USER> (alien:def-alien-variable ("gencgc_verbose" gencgc-verbose) c-call::int) #<alien::heap-alien-info (system:foreign-symbol-address "gencgc_verbose" :flavor :data) (alien:signed 32)> USER> (setf gencgc-verbose 2) 2 USER> (gc :full t) Generation Boxed Unboxed LB LUB Alloc Waste Trig WP GCs Mem-age 0: 1471 0 0 0 6022632 2584 10000000 0 0 0.0000 1: 254 70 97657 0 401296280 33896 411252792 97843 1 2.9998 2: 0 0 0 0 0 0 2000000 0 0 0.0000 3: 0 0 0 0 0 0 2000000 0 0 0.0000 4: 0 0 0 0 0 0 2000000 0 0 0.0000 5: 0 0 0 0 0 0 2000000 0 0 0.0000 Total bytes alloc=407318912 Starting GC of generation 0 with raise=1 alloc=6022632 trig=10000000 GCs=0 *W control stack vector length 0 Non-movable pages due to conservative pointers = 1, 4096 bytes Scavenge static space: 2364848 bytes GC of generation 0 finished: Generation Boxed Unboxed LB LUB Alloc Waste Trig WP GCs Mem-age 0: 0 0 0 0 0 0 10000000 0 0 0.0000 1: 261 71 97657 0 401324584 38360 411252792 97843 1 3.9995 2: 0 0 0 0 0 0 2000000 0 0 0.0000 3: 0 0 0 0 0 0 2000000 0 0 0.0000 4: 0 0 0 0 0 0 2000000 0 0 0.0000 5: 0 0 0 0 0 0 2000000 0 0 0.0000 Total bytes alloc=401324584 Starting GC of generation 1 with raise=1 alloc=401324584 trig=411252792 GCs=1 *W control stack vector length 0 Non-movable pages due to conservative pointers = 5, 20480 bytes Scavenge static space: 2364848 bytes ** copy_large_object: 400000008 GC of generation 1 finished: Generation Boxed Unboxed LB LUB Alloc Waste Trig WP GCs Mem-age 0: 0 0 0 0 0 0 10000000 0 0 0.0000 1: 0 0 0 0 0 0 10000000 0 0 0.0000 2: 228 71 97657 0 401214056 13720 2000000 0 0 0.0000 3: 0 0 0 0 0 0 2000000 0 0 0.0000 4: 0 0 0 0 0 0 2000000 0 0 0.0000 5: 0 0 0 0 0 0 2000000 0 0 0.0000 Total bytes alloc=401214056 Starting GC of generation 2 with raise=1 alloc=401214056 trig=2000000 GCs=0 *W control stack vector length 0 Non-movable pages due to conservative pointers = 5, 20480 bytes Scavenge static space: 2364848 bytes ** copy_large_object: 400000008 GC of generation 2 finished: Generation Boxed Unboxed LB LUB Alloc Waste Trig WP GCs Mem-age 0: 0 0 0 0 0 0 10000000 0 0 0.0000 1: 0 0 0 0 0 0 10000000 0 0 0.0000 2: 0 0 0 0 0 0 10000000 0 0 0.0000 3: 228 71 97657 0 401214056 13720 2000000 0 0 0.0000 4: 0 0 0 0 0 0 2000000 0 0 0.0000 5: 0 0 0 0 0 0 2000000 0 0 0.0000 Total bytes alloc=401214056 Starting GC of generation 3 with raise=1 alloc=401214056 trig=2000000 GCs=0 *W control stack vector length 0 Non-movable pages due to conservative pointers = 5, 20480 bytes Scavenge static space: 2364848 bytes ** copy_large_object: 400000008 GC of generation 3 finished: Generation Boxed Unboxed LB LUB Alloc Waste Trig WP GCs Mem-age 0: 0 0 0 0 0 0 10000000 0 0 0.0000 1: 0 0 0 0 0 0 10000000 0 0 0.0000 2: 0 0 0 0 0 0 10000000 0 0 0.0000 3: 0 0 0 0 0 0 10000000 0 0 0.0000 4: 228 71 97657 0 401214056 13720 2000000 0 0 0.0000 5: 0 0 0 0 0 0 2000000 0 0 0.0000 Total bytes alloc=401214056 Starting GC of generation 4 with raise=1 alloc=401214056 trig=2000000 GCs=0 *W control stack vector length 0 Non-movable pages due to conservative pointers = 5, 20480 bytes Scavenge static space: 2364848 bytes ** copy_large_object: 400000008 GC of generation 4 finished: Generation Boxed Unboxed LB LUB Alloc Waste Trig WP GCs Mem-age 0: 0 0 0 0 0 0 10000000 0 0 0.0000 1: 0 0 0 0 0 0 10000000 0 0 0.0000 2: 0 0 0 0 0 0 10000000 0 0 0.0000 3: 0 0 0 0 0 0 10000000 0 0 0.0000 4: 0 0 0 0 0 0 10000000 0 0 0.0000 5: 228 71 97657 0 401214056 13720 2000000 0 0 0.0000 Total bytes alloc=401214056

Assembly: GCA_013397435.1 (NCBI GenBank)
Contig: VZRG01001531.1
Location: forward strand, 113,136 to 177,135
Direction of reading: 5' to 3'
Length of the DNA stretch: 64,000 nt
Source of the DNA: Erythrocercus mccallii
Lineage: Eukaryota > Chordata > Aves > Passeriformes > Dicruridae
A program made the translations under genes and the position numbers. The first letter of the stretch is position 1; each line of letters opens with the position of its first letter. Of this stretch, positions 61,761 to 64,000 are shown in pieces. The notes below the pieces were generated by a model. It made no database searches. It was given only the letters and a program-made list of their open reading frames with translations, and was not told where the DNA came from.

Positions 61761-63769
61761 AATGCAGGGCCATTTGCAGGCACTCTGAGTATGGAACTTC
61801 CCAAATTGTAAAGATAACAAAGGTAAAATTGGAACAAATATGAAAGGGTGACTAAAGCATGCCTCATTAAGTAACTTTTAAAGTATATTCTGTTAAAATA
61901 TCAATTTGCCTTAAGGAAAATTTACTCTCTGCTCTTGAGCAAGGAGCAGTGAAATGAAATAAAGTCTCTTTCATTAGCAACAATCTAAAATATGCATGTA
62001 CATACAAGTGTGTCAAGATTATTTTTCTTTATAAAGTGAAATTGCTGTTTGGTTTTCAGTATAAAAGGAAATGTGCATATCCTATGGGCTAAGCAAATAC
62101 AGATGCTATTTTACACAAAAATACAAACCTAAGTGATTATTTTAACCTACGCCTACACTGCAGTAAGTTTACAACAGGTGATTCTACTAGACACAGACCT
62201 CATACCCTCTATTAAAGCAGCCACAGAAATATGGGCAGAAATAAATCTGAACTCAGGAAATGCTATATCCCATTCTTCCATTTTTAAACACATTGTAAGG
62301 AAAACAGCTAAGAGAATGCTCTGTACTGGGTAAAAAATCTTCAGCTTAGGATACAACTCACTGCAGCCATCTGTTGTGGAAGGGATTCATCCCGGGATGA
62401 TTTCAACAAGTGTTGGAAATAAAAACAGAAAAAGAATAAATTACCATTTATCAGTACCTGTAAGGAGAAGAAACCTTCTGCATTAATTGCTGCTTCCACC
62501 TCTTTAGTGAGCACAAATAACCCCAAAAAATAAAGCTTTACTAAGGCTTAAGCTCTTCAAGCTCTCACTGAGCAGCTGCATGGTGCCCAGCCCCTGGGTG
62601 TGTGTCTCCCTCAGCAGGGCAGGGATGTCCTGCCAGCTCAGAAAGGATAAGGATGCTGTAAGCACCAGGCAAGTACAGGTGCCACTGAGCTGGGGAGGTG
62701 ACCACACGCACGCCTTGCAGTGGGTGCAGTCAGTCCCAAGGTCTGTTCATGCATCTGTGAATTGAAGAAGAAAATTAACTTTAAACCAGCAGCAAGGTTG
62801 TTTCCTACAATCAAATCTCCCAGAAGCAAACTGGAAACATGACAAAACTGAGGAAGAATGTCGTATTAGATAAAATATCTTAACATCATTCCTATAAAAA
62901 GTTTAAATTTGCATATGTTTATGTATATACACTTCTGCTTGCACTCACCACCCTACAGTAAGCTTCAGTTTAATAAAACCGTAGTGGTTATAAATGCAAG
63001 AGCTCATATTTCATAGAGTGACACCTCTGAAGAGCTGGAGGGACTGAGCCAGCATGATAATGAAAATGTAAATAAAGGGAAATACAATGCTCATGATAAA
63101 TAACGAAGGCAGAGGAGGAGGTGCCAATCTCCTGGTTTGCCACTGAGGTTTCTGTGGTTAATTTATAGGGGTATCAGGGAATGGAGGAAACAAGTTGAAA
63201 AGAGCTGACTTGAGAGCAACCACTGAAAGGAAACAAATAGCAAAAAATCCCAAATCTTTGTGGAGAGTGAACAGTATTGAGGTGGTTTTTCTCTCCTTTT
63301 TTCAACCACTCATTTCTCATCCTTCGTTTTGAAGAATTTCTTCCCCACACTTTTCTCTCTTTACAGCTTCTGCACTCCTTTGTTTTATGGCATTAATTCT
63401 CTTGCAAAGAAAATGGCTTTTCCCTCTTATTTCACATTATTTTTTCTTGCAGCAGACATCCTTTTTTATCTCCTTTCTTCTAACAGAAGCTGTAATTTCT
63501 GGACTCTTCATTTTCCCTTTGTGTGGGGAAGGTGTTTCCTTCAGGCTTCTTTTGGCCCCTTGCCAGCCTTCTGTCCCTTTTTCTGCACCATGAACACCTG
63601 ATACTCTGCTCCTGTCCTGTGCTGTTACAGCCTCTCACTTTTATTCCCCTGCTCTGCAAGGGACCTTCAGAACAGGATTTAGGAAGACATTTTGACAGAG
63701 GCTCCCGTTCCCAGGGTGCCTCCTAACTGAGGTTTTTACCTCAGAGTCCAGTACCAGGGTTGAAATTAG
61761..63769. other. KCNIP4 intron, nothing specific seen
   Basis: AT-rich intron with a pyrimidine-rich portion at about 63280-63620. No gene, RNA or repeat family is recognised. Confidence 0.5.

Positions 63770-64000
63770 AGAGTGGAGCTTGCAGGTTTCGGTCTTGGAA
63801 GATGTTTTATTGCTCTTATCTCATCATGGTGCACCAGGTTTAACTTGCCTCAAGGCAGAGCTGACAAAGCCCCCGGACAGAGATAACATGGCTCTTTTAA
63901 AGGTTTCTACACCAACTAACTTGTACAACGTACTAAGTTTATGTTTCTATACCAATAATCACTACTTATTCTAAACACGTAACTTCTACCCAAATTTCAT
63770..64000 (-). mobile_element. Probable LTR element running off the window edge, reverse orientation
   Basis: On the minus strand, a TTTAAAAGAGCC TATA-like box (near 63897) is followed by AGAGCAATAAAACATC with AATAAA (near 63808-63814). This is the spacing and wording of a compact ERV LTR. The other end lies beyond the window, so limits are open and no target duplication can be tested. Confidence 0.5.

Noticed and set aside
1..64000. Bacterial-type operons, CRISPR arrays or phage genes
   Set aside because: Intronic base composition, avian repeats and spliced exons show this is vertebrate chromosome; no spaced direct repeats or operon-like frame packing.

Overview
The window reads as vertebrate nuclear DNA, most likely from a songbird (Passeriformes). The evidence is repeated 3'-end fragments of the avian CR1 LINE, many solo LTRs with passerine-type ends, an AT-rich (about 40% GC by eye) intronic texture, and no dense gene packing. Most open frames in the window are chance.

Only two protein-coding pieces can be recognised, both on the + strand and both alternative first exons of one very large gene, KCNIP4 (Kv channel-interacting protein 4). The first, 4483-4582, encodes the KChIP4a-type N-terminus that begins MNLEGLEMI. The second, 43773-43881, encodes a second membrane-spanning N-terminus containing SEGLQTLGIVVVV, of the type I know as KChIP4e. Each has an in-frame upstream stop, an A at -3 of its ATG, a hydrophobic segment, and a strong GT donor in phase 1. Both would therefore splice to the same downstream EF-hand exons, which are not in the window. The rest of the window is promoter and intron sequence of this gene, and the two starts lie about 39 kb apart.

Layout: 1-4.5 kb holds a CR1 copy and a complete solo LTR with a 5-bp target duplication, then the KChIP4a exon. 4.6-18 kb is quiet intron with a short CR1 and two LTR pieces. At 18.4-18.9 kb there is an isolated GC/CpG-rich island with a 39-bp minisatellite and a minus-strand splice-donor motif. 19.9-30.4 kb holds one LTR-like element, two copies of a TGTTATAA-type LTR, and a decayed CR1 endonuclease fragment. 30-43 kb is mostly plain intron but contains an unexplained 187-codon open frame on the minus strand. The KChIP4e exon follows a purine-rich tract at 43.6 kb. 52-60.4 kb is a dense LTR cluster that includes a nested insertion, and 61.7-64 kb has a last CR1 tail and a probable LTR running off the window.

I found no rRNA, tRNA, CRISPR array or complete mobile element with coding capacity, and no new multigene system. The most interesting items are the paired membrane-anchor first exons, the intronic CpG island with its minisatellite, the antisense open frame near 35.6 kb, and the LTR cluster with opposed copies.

- The function
sys:scrub-control-stackcan be used to zero the unused portion of the control stack. This avoids old objects being kept alive due to a reference from an uninitialized variable on the control stack.
- (cl::gencgc-print-generation-stats 1) [FIXME expand]
- The foreign variable
gencgc_oldest_gen_to_gcdetermines the oldeest generation that will be subject to garbage collection by default (in partial collections). The default value enables GC on all generations. Setting this variable to 0 effectively disables the generational nature of the collector. In some applications, generational GC may not be useful, because there are no long-lived objects. An intermediate value (between 0 and 6) may be appropriate after moving long-lived data into an older generation, in order to avoid an unnecessary GC of this long-lived data.
- Uniprocessor Garbage Collection Techniques, by Paul Wilson, is a survey of the major techniques in automatic memory management.
- A document Why Conservative Garbage Collectors? by Hans Boehm (author of a well-known conservative collector for C programs).
by Eric Marsden, with contributions from Pierre Mai and Daniel Barlow.